Hartnett: Rangers' Clendening Making Strong Case For Increased Role
By Sean Hartnett
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The Rangers found a diamond in the rough when they signed free agent defenseman Adam Clendening to a one-year, $600,000 contract on the opening day of 2016 free agency. Five previous NHL clubs were unwilling to offer the 24-year-old more than scant ice time. In the case of the Anaheim Ducks, Clendening didn't dress for a single game before he was waived last January.
It's not easy being the seventh defenseman attempting to force your way into the lineup. Hockey is a results-oriented business, and many coaches will lean hard on the regulars they trust. Despite being limited to sporadic ice time, Clendening is stringing together quality performances when head coach Alain Vigneault calls on him. After another impressive two-way showing in the Rangers' 4-3 home victory over the Nashville Predators on Thursday, Vigneault should seriously consider rewarding the right-handed defenseman with a consistent run of games.
Clendening retrieves pucks quickly in the defensive end and knows how to create separation to advance the play. He excels at driving possession and can be an effective offense generator when he makes smart decisions with the puck. His 1.57 points per 60 minutes, 0.20 goals/60 and 1.38 assists/60 are each better than that of captain Ryan McDonagh. At 54.43, his five-on-five SAT percentage leads all Rangers defensemen. It's a small 19-game sample -- and by no means is Clendening the steady, all-around contributor McDonagh is – but these statistics beg the question: What would Clendening become if he's given a heavier workload?
His role shouldn't be relegated to fill-in appearances when a teammate is injured or needs a rest. A right ankle injury kept alternate captain Dan Girardi out of the lineup against Nashville. Prior to Thursday, Clendening's last appearance came in a 2-0 victory over the Philadelphia Flyers on Jan. 25. He was a healthy scratch for four consecutive games. Vigneault was impressed by the way Clendening responded after being told he would suit up against the Preds.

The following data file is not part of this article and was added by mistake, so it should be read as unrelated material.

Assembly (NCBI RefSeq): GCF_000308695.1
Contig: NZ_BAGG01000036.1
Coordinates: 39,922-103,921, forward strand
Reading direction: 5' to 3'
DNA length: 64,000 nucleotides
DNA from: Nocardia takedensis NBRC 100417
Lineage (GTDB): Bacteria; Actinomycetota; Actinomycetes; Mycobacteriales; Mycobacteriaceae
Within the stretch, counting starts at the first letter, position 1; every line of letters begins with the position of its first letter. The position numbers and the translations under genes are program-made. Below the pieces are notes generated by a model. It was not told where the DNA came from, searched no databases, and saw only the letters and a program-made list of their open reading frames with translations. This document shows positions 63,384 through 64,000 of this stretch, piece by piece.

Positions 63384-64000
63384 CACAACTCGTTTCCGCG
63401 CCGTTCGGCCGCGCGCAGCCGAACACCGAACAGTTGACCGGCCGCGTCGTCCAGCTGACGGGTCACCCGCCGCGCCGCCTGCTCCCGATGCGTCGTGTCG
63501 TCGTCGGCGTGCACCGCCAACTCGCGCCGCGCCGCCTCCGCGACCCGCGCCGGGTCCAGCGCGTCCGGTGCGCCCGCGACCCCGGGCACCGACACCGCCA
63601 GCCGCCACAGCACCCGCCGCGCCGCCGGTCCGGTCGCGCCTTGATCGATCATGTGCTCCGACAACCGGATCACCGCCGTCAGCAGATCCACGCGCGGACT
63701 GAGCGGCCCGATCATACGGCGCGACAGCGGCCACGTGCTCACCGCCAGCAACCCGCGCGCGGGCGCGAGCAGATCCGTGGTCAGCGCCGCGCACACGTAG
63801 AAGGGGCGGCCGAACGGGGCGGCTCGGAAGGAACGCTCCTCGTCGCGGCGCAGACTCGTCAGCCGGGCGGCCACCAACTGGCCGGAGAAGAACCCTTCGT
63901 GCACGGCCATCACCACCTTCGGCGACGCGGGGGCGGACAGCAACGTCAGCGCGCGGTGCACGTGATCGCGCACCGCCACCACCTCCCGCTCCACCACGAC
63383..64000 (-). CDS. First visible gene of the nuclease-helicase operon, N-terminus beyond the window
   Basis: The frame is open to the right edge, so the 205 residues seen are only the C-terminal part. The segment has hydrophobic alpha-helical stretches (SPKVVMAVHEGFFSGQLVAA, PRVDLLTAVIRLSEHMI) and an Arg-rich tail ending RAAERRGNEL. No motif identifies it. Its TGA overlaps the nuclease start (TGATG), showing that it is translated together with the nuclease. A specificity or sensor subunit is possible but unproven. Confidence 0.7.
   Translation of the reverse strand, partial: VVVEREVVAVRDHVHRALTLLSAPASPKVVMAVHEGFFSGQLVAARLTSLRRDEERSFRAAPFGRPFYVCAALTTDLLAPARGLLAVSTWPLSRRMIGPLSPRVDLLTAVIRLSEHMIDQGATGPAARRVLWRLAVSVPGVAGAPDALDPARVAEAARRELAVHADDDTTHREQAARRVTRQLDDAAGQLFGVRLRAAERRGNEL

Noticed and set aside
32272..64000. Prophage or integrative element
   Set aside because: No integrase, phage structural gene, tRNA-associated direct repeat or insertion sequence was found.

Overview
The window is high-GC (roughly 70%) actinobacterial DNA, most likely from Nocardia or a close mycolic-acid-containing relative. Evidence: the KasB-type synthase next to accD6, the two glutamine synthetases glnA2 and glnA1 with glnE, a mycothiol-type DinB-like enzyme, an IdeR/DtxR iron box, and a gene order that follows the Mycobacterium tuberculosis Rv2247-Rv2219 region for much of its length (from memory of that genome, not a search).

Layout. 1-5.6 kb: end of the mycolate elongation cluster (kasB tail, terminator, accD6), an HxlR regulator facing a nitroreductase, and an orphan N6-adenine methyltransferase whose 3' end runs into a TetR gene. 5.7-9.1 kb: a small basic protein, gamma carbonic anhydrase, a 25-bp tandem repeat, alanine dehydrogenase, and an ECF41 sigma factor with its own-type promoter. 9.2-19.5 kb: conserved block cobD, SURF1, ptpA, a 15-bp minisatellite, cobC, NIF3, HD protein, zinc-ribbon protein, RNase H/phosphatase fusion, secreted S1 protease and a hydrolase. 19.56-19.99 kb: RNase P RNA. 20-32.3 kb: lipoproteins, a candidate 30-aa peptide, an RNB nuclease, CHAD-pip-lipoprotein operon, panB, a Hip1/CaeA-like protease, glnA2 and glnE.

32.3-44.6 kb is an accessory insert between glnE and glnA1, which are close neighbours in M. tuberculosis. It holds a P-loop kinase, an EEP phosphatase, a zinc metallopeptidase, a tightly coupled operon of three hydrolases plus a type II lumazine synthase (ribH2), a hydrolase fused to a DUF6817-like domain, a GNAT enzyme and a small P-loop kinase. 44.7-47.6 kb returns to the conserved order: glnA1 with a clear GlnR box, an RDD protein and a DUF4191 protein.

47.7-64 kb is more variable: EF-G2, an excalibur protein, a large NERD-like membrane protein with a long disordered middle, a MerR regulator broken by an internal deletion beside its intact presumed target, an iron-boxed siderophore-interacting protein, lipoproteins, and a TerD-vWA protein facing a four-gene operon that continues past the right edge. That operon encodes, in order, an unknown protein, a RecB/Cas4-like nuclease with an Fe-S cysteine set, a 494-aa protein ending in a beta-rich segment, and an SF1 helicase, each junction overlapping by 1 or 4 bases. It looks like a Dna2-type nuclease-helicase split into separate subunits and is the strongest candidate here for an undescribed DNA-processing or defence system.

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"I thought Adam played well," Vigneault said. "It's not easy when he gets here this morning and finds out. But all those guys – whether it be Adam or Pumps (Matt Puempel) or Pirrs (Brandon Pirri), they're working extremely hard. They know at some point we're probably going to need them. They've got to be ready. Adam comes in tonight and plays a good game for us."
Perhaps, the one thing holding Clendening back is the risk associated with his game. Lately, he's cut out the tendency to force "home run" passes and has minimized his turnovers. On Thursday, he made crisp plays in possession and used his stick to break up opposition attacks. An underrated aspect of his game is an ability to read pressure and exit the defensive zone cleanly.
"Given a home and given a chance, I think my game has started to round into form," Clendening said earlier this month. "You can only go to so many teams, and when you find one that works, a staff that likes your style of play and puts you into positions to succeed, it's definitely nice. You want to prove them right as well. All in all, I think it's gone pretty well."
His next appearance with the Rangers will equal his career high of 20 games played with one franchise in a single season. No club is yet to put their full faith in Clendening, but his improved play should be forcing discussions between Vigneault and his staff on whether the well-traveled right-hander can be more than a bit part player.
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